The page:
The moratorium on mortgage foreclosures for most federally-backed loans (which comprise about 70% of all loans) now expires on August 31, 2020, extended from the original expiration date of May 18. In addition, Kansas courts are slowly getting back underway as part of phased reopening after the COVID-19 lockdown. Unemployment is at an all-time high, and some of us will never recover from the economic damage suffered. For those and other reasons, homeowners who are behind on their mortgage payments will face foreclosure in the not-too-distant future. If you are in that situation, an experienced foreclosure defense attorney may be able to help.
In a previous blog post, one of our Sloan Law Firm mortgage foreclosure defense attorneys, Tai Vokins, answered some frequently asked questions about the CARES Act mortgage relief provisions. Aside from extension of the foreclosure moratorium end date, the information in that post remains helpful to homeowners who may need help relief from mortgage payments.
A good starting point for learning how a foreclosure defense lawyer might be able to help you is to understand how the Kansas mortgage foreclosure process works.
Under Kansas law, mortgage foreclosure is a judicial process. To initiate a foreclosure action, the lender files a lawsuit against the borrower, requesting a judgment for at least the amount you owe, as well as the right to foreclose the mortgage lien on your home. As a borrower and defendant in the foreclosure lawsuit, you can take advantage of all of the rules of civil procedure. You can file an answer, engage in discovery, file motions, and even go to trial.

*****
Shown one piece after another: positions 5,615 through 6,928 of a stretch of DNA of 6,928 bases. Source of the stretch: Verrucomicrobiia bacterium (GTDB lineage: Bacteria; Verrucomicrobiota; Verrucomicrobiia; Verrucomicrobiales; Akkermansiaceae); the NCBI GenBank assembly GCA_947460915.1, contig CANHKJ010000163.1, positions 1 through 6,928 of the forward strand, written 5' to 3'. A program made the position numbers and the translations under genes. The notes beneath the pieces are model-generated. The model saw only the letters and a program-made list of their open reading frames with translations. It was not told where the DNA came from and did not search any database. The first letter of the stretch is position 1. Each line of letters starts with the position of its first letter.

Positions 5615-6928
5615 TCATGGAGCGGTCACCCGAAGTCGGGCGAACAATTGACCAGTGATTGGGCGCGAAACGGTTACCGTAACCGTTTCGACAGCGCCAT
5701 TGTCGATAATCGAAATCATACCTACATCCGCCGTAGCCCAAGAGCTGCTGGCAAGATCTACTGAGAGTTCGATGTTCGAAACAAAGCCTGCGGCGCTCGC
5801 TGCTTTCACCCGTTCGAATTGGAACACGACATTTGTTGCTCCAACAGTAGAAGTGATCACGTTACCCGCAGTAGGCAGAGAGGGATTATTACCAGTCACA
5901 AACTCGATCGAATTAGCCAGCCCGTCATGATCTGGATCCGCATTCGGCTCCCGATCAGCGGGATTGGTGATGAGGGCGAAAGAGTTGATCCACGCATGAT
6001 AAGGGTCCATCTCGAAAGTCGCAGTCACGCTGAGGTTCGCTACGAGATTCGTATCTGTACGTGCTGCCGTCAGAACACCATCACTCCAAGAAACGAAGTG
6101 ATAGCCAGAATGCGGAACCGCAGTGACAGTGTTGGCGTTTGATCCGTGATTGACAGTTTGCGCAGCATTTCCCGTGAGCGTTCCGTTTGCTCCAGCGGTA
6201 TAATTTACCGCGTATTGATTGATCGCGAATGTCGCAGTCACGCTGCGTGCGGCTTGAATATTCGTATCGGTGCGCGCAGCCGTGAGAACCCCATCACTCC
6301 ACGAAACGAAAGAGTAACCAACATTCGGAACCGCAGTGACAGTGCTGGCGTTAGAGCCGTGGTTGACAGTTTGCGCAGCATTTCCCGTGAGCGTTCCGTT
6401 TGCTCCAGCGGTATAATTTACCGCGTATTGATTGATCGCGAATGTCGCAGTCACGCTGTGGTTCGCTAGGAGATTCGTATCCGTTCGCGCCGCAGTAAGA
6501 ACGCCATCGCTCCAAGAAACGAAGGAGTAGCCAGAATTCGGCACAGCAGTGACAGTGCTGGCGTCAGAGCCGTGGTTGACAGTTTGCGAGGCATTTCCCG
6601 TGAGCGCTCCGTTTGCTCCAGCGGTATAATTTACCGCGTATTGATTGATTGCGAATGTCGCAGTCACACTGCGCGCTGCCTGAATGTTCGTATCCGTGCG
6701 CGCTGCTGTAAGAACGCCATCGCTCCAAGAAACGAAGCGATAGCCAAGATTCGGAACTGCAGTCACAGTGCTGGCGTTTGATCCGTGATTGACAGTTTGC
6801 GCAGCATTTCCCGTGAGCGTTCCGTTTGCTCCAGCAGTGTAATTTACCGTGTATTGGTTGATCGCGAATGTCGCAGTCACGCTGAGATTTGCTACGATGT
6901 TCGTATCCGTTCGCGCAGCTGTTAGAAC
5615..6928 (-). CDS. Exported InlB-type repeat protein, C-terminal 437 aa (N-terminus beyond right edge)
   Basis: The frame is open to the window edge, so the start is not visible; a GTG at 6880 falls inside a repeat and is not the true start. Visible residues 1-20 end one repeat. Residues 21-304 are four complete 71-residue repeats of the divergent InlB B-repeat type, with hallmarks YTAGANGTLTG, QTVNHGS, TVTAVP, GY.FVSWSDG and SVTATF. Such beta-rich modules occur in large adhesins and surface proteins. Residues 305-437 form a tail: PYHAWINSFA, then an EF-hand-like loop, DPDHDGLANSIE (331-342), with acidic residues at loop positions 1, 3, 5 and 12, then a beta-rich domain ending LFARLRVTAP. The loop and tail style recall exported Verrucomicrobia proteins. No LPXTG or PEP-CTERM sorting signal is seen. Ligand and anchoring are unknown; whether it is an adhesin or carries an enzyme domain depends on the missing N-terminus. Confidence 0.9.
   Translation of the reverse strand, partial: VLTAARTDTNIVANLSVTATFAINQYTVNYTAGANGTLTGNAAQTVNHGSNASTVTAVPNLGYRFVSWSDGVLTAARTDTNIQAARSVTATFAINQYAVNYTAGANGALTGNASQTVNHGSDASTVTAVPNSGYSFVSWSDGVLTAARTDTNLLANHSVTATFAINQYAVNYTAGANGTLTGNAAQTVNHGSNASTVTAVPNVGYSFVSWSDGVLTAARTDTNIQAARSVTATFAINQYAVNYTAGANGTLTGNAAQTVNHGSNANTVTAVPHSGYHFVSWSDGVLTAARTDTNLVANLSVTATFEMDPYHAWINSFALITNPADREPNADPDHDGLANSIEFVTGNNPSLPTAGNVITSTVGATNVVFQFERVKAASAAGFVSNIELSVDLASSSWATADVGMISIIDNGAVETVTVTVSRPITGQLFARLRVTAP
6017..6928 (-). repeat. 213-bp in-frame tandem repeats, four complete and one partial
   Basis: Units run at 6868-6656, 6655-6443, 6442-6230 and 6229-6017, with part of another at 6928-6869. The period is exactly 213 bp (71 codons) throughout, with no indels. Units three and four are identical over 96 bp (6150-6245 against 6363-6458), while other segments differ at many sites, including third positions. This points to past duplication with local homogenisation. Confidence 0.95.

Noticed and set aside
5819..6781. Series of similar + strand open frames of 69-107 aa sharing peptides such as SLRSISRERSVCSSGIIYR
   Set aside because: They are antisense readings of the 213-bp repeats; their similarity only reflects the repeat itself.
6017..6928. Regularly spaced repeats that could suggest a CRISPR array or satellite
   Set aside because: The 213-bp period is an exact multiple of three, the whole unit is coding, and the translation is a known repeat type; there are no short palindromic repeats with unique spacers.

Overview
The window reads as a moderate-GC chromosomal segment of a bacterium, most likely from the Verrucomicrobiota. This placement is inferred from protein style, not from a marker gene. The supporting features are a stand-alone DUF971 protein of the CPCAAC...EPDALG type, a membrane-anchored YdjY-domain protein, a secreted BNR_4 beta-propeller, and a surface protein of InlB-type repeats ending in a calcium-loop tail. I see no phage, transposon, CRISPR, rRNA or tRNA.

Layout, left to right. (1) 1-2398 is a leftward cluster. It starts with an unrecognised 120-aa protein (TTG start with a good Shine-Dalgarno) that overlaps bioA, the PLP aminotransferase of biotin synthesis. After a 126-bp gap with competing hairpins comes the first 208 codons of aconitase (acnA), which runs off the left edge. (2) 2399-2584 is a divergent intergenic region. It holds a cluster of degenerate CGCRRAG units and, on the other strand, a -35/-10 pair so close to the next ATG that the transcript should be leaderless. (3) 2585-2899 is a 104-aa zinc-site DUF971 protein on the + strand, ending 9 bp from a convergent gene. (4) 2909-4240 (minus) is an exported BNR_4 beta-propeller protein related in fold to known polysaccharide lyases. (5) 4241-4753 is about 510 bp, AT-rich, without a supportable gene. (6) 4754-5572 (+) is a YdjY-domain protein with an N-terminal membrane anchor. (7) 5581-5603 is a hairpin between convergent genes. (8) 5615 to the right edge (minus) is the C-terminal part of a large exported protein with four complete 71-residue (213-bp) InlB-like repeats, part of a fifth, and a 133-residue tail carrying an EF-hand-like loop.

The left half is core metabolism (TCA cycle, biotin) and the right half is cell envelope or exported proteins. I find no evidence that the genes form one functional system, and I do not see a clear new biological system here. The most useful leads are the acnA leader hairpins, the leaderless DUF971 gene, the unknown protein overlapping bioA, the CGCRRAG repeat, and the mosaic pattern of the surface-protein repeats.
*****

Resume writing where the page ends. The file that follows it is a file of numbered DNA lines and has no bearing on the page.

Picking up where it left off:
If the court grants a judgment for foreclosure and you can’t pay the entire amount owed, the property is auctioned off at a public sale, commonly called a “Sheriff’s sale.” A Sheriff’s sale can only occur after a court order and the required notifications are published and sent to the borrower.
A Sheriff’s sale typically occurs on the courthouse steps, and the mortgage lenders that have the judgments are usually the parties that buy the properties. Sometimes a person or real estate investor will purchase the property at Sheriff’s sale. These people usually are required to pay the clerk of the court the entire amount of the sale with good funds (cash or certified/cashier’s check).
But even after the Sheriff’s sale, the borrower residing in the home still has the right to live in the home during what is known as the redemption period. The redemption period is the period of time in which a borrower living in the home can redeem the property by repaying the purchaser the full amount of the Sheriff’s sale price, plus interest and other costs.
Sometimes, and rarely, the redemption period can be extended to six months. The longest redemption period recognized under Kansas statute is twelve months. The redemption time period generally depends on how much of the original mortgage debt was paid before foreclosure. For example, if you have repaid less than one-third of the original debt, your right of redemption will be three months from the date of the public sale.
Sometimes the property is sold for an amount that is insufficient to pay the entire judgment. When that happens, if the borrower does not take immediate steps to protect their rights, the lender may have a deficiency judgment against the borrower for the difference between the foreclosure sale price and the total mortgage debt, with some restrictions. The lender then can use traditional collection methods to collect the deficiency, like wage or bank garnishment.